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Tuesday, 25 June 2013

Japan Cat Network

Hi
A couple of weeks ago I visited an acquaintance who was volunteering at a cat shelter in Inawashiro. The shelter is run by Japan Cat Network which was established in 2000 down in Hikone, near Lake Biwa. After the disaster Susan Roberts came up to Fukushima to help abandoned animals in the exclusion zone. She's been going mainly into Namie, rescuing and arranging spaying and neutering of cats. They also have feeding stations and cameras for the other animals roaming there. 

When I was at the shelter she was caring for 34 cats and 8 dogs. Each cat has its own story. A few were in cages, still too traumatised to be able to interact with the other cats or with people. Most had settled down and seemed content in their new surroundings. But as I heard how each cat had come to be in the shelter and the time and effort given by those running and volunteering at the shelter to rehabilitate the cats both physically and mentally, I came to appreciate just what a huge task this is. Here's what Susan says about her work:

"I came out after the disaster to help evacuees with the many animal issues which they continue to face. The volunteer teams that we organize have rescued more than 600 animals since March 2011, including chickens, cats, and dogs. We help to care for animals on behalf of evacuees that have difficulty returning to the area themselves. We continue to care for some of their pets here at our shelter, until guardians can find pet friendly housing. We are an entirely volunteer run organization, and we'd be happy to hear from those interested in becoming shelter volunteers, foster care givers, and/or adopters for pets. We would also be happy to provide advice and support for people hoping to help stray or abandoned animals in their own communities. We can be reached at info@japancatnet.com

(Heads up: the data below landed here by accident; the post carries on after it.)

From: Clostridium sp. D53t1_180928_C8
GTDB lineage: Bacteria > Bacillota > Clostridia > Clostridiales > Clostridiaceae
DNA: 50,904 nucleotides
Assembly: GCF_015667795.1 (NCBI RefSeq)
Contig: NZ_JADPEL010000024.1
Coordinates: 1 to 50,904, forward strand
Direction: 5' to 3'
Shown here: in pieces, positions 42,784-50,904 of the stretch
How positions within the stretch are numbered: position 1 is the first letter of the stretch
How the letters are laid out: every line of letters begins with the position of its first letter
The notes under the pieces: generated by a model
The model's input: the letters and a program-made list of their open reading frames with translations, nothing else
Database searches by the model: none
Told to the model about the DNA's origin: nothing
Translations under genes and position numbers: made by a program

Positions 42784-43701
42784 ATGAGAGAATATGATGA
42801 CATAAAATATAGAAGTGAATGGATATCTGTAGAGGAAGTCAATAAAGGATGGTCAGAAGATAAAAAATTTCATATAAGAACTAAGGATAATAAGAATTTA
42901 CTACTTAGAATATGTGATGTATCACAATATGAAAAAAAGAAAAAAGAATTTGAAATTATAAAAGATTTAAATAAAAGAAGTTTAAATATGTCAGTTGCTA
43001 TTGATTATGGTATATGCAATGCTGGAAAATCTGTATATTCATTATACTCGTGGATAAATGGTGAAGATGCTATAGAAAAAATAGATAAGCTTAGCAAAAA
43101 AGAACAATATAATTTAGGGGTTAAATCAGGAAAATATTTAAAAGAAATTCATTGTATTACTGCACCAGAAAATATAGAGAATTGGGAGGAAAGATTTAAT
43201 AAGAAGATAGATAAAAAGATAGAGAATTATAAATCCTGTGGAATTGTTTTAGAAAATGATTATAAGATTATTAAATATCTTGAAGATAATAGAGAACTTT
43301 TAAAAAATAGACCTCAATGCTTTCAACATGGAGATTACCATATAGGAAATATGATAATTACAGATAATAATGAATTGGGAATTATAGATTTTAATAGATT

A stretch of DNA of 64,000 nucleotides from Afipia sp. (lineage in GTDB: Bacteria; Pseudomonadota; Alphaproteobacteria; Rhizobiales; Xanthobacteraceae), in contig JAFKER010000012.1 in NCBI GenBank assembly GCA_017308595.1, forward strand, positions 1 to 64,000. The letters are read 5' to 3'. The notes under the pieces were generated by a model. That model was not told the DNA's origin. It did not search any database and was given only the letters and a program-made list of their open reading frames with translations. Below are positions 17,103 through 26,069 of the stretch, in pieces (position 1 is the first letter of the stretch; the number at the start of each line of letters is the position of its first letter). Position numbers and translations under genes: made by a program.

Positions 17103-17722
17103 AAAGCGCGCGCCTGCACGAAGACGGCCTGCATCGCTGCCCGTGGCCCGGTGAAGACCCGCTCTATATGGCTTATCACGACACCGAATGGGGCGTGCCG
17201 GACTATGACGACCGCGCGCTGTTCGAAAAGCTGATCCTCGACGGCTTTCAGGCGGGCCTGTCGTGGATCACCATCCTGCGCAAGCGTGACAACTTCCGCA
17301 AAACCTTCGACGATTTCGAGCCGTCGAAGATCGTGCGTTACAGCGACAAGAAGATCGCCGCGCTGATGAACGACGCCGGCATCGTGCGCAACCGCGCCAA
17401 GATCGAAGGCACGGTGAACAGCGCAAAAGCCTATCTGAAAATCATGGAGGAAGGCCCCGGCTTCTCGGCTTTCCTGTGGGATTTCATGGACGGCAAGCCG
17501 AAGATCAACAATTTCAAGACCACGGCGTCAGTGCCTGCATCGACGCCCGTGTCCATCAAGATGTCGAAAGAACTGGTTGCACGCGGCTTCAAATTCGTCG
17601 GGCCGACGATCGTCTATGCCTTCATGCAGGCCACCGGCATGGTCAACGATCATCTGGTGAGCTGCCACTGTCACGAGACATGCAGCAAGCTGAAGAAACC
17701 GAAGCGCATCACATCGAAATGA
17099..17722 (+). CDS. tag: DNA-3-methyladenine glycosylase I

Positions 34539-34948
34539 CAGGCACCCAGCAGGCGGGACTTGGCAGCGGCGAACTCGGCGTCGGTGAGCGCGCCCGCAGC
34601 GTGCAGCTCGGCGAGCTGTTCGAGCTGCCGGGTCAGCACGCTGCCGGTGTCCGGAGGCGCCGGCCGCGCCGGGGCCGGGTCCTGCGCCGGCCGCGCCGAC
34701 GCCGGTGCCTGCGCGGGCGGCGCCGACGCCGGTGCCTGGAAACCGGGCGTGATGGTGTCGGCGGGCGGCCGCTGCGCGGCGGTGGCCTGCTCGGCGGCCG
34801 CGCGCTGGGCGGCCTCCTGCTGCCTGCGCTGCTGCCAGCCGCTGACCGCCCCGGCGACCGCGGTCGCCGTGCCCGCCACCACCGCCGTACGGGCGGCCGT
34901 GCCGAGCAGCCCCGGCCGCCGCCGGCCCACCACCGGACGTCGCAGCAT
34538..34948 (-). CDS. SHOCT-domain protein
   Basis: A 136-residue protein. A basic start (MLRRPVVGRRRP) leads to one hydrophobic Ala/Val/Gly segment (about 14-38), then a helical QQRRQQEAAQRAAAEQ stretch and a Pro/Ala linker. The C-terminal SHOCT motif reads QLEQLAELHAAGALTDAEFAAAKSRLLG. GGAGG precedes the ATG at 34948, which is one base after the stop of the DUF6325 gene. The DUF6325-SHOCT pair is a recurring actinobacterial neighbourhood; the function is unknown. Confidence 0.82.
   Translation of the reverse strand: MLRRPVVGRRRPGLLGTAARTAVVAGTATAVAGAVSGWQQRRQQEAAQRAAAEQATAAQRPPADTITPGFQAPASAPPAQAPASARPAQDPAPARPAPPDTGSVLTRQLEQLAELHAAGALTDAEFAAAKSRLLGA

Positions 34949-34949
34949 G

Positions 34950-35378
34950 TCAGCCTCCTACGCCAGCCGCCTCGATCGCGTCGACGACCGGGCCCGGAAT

Japan Cat Network depends entirely on donations so if you're inclined please give a donation, or support  their fundraising events, or best of all, consider fostering or adopting a pet. It's a very worthwhile cause and NPO certificated.  Check it out here:
That's all for now,
Anne
Airy outdoor enclosure

Poor puss. Lost a paw.

How many cats? Four is the answer.

9 comments:

  1. Thanks Anne, for your visit and kinds words! Japan Cat Network is wonderful in the way that it helps people help pets to build better communities and raise awareness!
    Kind regards,
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